Latin America & Caribbean

Cuba's Raul Castro calls for 'civilised relations' with US

Cuban President Raul Castro has called for "civilised relations" with the United States, saying the two countries should respect their differences.

President Castro said the US should drop its demand for regime change on the communist-run island.

That would allow both sides to continue work on improving relations, he said.

Mr Castro's comments follow a public handshake with President Obama at the memorial ceremony for Nelson Mandela in South Africa earlier this month.

In a rare public speech, Mr Castro said Cuban and American officials had met several times over the last year to discuss practical matters, such as immigration and the re-establishment of a postal service.

That shows that relations can be civilised, Mr Castro explained.

But he warned: "If we really want to make progress in bilateral relations, we have to learn to respect each other's differences and get used to living peacefully with them. Otherwise, no. We are ready for another 55 years like the last."

The US broke off relations in 1961, two years after the revolution, and maintains an economic embargo against the island.

Raul's reforms

"We do not ask the United States to change its political and social system, nor do we agree to negotiate over ours," Mr Castro told legislators at the closing session of the parliament in the capital, Havana.

Raul Castro's unprecedented handshake with Barack Obama took place at Nelson Mandela's memorial ceremony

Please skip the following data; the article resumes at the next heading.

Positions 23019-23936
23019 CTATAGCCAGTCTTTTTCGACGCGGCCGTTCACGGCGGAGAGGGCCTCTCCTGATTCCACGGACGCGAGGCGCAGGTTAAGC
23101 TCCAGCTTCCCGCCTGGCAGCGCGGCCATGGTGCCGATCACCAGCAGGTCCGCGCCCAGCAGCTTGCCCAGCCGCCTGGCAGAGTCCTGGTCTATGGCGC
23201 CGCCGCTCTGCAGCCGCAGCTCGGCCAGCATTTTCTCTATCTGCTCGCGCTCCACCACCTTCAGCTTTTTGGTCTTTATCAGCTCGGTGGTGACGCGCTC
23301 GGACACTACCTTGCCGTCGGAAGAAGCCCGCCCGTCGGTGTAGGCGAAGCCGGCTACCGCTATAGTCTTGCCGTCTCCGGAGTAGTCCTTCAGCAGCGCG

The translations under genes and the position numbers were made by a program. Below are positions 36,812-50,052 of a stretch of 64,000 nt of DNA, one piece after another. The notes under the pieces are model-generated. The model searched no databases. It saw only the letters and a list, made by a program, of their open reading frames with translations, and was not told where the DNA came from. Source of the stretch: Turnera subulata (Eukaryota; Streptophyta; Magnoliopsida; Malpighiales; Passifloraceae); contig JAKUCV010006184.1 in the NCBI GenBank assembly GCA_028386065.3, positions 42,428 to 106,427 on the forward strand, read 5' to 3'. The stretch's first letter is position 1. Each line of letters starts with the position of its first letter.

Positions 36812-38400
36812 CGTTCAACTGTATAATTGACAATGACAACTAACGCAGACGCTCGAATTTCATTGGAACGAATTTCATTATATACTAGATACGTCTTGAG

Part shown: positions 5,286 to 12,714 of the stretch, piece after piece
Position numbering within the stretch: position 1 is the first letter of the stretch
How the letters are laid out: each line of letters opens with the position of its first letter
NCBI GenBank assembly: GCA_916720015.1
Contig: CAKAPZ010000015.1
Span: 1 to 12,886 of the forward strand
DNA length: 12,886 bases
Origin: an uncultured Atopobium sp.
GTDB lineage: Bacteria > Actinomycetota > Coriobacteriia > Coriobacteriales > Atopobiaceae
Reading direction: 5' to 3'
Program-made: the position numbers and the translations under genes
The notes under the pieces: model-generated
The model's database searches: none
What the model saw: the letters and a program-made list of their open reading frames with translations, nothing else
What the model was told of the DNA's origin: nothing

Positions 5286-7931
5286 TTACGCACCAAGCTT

Relations between the two neighbours have shown signs of improvement of late, although some stumbling blocks to reconciliation remain, said the BBC's Sarah Rainsford in Havana.

Raul Castro, 82, took over from his brother, Fidel, in 2006. Fidel had serious health problems and was never able to come back to power. Two years later, he resigned and transferred control permanently to Raul Castro.

He has since carried out a programme of economic reforms, which has helped efforts for relations with the US to be improved.

But critics say the pace of change has been too slow.

"The reform process in Cuba cannot be rushed or it will lead to failure," Mr Castro warned.

Among the most recent changes announced by Raul Castro is the end of restrictions on private individuals to buy new and second hand cars.

Anyone with enough money will be allowed to order the vehicles from a government dealer.

Until now, only those who were given a previous government authorisation were allowed to buy cars in Cuba.

The Cuban government has recently eased restriction on private car ownership

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